It’s August and that means Skedaddle is getting lots of calls from Montreal residents who think they may have bats in their attic. This time of year we’re flooded with calls from concerned homeowners looking for answers to their bat problems.
Most people begin to suspect that they may have a bat problem after they discover one flying around inside their home. While this experience is never pleasant and can be downright scary, the first bat is usually written off as a fluke. Very often people think the bat flew in through an open door or window.
It’s not until they’ve gone through the exercise of chasing a few bats around the house in a given summer that they begin to think they have a bigger issue. While discovering a bat inside the house is the most obvious sign of a problem there are other clues.
Here are just some of the ways that homeowners realize they are sharing their house with a bat colony:
Bats leave droppings behind everywhere they go. If you see droppings accumulating on our around your home then there’s a strong chance you have bats in the attic. Droppings are very often found around entry points and will accumulate on walls, window sills, decks and porches.You can also check for bat droppings inside your attic, though they can sometimes be very difficult to find. Check out this video to help distinguish between bat and mice droppings. Be careful never to disturb or handle bat droppings without proper protection as they can be very harmful.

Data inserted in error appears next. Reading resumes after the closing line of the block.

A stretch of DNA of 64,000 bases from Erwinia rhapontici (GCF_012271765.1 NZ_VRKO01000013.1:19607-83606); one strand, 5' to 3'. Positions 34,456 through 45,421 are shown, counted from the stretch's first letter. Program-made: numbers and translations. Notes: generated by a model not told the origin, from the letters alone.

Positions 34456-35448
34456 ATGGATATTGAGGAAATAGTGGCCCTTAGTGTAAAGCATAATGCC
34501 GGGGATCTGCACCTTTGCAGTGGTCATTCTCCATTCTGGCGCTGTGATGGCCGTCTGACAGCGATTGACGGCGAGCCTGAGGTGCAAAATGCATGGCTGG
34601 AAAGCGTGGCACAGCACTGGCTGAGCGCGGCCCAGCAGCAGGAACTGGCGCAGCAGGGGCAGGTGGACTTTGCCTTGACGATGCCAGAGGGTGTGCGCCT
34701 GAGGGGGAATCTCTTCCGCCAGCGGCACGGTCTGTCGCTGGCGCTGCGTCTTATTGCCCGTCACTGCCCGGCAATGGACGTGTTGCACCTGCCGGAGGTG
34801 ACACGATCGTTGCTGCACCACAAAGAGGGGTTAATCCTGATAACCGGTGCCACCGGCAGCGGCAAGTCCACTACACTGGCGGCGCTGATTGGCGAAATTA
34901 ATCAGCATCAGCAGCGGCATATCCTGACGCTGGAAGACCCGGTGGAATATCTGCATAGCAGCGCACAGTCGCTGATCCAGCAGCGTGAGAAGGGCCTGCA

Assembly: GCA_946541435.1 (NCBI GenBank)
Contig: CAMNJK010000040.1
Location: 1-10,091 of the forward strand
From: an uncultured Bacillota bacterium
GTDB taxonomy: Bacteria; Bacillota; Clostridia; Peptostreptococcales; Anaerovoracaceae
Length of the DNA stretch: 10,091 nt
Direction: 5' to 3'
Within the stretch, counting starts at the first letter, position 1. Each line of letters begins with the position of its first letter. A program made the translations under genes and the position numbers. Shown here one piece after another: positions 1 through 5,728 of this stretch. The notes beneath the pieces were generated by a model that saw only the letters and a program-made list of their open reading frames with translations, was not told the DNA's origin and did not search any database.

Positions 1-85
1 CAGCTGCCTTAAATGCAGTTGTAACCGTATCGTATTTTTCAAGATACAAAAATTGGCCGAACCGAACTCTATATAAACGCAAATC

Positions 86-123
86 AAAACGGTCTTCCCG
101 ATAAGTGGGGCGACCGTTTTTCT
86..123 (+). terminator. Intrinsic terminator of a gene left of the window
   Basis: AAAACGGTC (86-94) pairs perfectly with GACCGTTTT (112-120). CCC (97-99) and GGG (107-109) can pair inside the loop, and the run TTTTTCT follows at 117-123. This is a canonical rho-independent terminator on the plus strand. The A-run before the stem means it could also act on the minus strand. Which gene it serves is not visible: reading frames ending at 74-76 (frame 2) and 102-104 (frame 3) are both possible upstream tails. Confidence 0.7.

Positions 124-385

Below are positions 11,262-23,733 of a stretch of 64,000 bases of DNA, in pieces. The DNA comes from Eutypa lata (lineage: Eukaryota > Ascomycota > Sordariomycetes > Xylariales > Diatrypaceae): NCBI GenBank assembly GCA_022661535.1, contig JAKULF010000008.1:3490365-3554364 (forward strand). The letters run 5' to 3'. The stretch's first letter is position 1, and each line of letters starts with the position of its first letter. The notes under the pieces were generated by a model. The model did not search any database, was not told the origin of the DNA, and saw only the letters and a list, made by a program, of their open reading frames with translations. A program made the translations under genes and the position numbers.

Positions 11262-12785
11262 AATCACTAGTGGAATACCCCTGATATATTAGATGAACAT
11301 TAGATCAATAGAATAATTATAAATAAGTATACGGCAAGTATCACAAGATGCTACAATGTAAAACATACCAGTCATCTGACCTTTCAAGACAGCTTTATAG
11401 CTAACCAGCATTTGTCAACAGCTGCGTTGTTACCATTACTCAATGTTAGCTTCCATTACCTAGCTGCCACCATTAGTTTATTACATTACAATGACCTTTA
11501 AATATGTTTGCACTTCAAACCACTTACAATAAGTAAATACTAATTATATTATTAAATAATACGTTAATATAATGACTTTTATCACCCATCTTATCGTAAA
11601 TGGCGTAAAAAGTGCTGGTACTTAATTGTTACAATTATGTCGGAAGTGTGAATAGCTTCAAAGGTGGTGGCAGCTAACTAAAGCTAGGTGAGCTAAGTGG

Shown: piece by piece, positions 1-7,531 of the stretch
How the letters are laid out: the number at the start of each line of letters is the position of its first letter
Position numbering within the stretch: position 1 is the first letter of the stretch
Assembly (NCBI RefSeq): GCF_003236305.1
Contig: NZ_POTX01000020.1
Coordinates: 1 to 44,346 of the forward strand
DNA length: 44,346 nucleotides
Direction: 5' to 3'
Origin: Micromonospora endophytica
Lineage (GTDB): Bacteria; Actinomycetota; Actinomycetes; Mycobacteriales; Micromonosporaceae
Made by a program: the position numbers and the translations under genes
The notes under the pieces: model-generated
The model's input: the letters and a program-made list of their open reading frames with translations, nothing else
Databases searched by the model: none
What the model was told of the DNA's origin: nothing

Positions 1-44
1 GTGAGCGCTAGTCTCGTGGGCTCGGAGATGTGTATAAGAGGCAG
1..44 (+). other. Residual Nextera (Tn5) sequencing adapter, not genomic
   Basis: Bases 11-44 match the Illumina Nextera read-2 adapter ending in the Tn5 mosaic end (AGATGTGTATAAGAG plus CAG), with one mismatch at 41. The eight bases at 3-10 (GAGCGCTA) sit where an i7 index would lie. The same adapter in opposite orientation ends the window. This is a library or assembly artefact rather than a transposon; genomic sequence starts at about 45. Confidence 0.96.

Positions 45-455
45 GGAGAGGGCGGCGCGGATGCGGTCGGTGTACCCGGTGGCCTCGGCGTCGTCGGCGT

Bats find their way into houses through tiny cracks and crevices they find on the outside. They usually land on the house and then crawl inside through an opening. Their fur is quite oily which aids in letting them get into small places. Over time, these oils can stain brick, siding and soffit to a brown colour.
Bats can sometimes be heard from inside walls and attics. Vocalizations in the form of chirping and squeaking as well as scratching, shuffling and scurrying could indicate bat activity. Bats are nocturnal, so expect to hear most noises at dusk and dawn.
Bats spend most of the year in hibernation so the window to remove and control colonies is quite small. August is the ideal time to protect your home and family from unwanted bats before things begin to cool down again in September.
If you’ve had a bat inside your home, or suspect that you may have a colony inside your attic then call Skedaddle today to be an inspection. 514-395-4555.
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